As Britain prepares to launch its own National Cyber Security Centre (NCSC), a report from the Inspector General finds that aspiring President Hillary Clinton ‘clearly ignored’ guidance from the State Department putting herself and her country’s national security at risk through appalling email practices. Be afraid, be very afraid, says Steven George-Hilley.
This week The Chancellor helped announce a new prospectus for the forthcoming launch of the UK’s new National Cyber Security Centre (NCSC). Officially opening this coming autumn, the new facility will serve as a dedicated hub for the protection of Britain’s national security and connect businesses with industry experts and government stakeholders in a collective battle against cyber crime.
Whilst on the face of it this announcement could be easily dismissed as another government gimmick carefully crafted by the overly ambitious George Osborne, but the facts tell a different story.
Recent research from the government shows that two-thirds of big UK businesses have been hit by a cyber attack in the past year. This includes viruses, spyware, malware and other forms of breach, with a larger companies experiencing some form of breach every month.
Indeed, the UK’s digital economy offers the opportunity towards greater prosperity and the ability to empower and grow businesses and create new jobs at a rate previously never thought possible. Yet this new online marketplace is also an oasis for international cyber criminals, hostile nation states and leftist-hacktivists who seek to harm organisations for dubious political purposes.
With these facts firmly in mind, the conduct of Presidential candidate Hillary Clinton during her stint of Secretary of State and her use of a private email server is both alarming and worrying.
After Wikileaks and the Edward Snowden scandal, one would think the US and its officials would have ensured mandatory requirements for email exchanges were not only rigorously enforced but were obeyed by the men and women privileged to find themselves in elected office.
Yet here we have Secretary of State using an unapproved email account to conduct government business, putting her personal security and more importantly the United States of America’s National security at risk.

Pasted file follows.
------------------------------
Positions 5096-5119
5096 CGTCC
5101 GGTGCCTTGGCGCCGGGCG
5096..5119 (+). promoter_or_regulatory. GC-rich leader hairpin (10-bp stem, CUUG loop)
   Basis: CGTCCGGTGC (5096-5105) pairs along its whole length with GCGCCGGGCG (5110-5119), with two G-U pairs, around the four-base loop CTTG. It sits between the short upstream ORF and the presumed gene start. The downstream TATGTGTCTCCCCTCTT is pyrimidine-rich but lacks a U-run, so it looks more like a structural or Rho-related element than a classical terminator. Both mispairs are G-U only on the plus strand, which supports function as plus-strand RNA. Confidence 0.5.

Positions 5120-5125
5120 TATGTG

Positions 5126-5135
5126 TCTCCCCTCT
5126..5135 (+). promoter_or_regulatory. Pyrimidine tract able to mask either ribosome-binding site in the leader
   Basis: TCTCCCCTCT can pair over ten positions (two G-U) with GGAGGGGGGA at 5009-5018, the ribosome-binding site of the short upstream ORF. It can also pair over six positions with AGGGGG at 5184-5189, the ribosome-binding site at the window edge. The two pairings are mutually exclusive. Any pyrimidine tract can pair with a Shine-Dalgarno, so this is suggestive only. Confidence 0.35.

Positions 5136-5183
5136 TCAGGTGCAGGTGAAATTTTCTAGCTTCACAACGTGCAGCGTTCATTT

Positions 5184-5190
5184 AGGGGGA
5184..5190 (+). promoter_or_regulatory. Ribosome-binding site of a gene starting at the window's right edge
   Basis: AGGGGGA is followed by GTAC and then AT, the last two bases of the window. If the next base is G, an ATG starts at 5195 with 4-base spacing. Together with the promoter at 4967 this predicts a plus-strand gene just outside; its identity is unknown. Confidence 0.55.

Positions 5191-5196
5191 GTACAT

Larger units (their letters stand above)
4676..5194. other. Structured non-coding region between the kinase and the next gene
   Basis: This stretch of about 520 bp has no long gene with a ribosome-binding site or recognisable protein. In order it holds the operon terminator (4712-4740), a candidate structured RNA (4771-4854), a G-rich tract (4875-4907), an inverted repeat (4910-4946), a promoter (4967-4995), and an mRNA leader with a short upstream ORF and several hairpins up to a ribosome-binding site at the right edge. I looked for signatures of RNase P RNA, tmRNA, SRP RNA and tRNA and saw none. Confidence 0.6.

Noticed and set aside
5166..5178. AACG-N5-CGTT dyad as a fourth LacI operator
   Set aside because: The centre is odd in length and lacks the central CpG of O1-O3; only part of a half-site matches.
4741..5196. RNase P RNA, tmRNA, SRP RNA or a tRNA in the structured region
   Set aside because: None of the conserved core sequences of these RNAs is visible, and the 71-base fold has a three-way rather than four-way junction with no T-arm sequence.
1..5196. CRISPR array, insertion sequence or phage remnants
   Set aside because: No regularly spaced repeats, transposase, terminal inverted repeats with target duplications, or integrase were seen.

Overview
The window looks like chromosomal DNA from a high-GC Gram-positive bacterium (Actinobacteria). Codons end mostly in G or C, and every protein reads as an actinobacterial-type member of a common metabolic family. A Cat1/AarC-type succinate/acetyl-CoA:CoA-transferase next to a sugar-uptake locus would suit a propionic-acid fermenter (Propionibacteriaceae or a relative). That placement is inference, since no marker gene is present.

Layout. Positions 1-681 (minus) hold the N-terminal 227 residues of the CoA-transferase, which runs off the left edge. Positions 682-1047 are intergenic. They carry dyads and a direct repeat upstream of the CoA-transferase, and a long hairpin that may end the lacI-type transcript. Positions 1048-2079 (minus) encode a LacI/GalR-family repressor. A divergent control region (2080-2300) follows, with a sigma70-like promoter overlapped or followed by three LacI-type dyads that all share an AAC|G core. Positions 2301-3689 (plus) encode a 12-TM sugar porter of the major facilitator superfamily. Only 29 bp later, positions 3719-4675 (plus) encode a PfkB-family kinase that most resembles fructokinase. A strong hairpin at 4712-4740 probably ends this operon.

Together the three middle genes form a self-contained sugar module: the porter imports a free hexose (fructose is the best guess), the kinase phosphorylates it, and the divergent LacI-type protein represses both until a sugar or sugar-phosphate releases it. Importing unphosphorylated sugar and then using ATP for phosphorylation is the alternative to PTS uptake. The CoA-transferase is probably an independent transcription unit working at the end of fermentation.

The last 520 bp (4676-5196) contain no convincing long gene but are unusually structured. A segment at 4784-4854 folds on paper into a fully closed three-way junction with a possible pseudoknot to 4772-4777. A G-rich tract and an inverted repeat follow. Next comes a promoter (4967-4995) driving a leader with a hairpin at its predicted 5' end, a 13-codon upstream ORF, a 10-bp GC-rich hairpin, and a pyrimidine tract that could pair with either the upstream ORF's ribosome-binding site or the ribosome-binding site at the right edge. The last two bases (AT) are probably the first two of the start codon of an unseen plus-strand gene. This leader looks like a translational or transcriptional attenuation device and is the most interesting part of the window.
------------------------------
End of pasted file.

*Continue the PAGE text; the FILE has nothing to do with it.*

Buried in the new report, is a crucial passage, it states:
On January 9, 2011, the non-Departmental advisor to President Clinton who provided technical support to the Clinton email system notified the Secretary’s Deputy Chief of Staff for Operations that he had to shut down the server because he believed ‘someone was trying to hack us and while they did not get in I didn’t want to let them have a chance to.’
Later that day, the advisor again wrote to the Deputy Chief of Staff for Operations, “We were attacked again so I shut [the server] down for a few mins.”
The report goes on to reference a series of incidents of receiving suspicious emails, but states, “However, OIG found no evidence that the Secretary or her staff reported these incidents to computer security personnel or anyone else within the Department.”
Team Clinton has been quick to dismiss such allegations, pointing to the fact that previous Secretaries of State have also opted for private servers to conduct government business.
But such classic misdirection tactics do little to distract the American people away from clear errors of judgement and arrogance that so typify the Clinton name.
It is such arrogance that have allowed Clinton to position herself as the champion of women despite her husband’s record as a serial sex pest and one who has repeatedly mistreated women throughout his time as President of the United States.
It is such a charge of arrogance around the Clinton clan that resonates with the American people, and one which assumed Republican contender Donald Trump is rightly seeking to deploy to derail her steady poll lead.
Whilst the American people may be able to able to brush over the moral misdeeds of a former President, they will not be so forgiving for a candidate that so recklessly puts their country’s security at risk.
Steven George-Hilley is a media commentator and the founder of Colloquium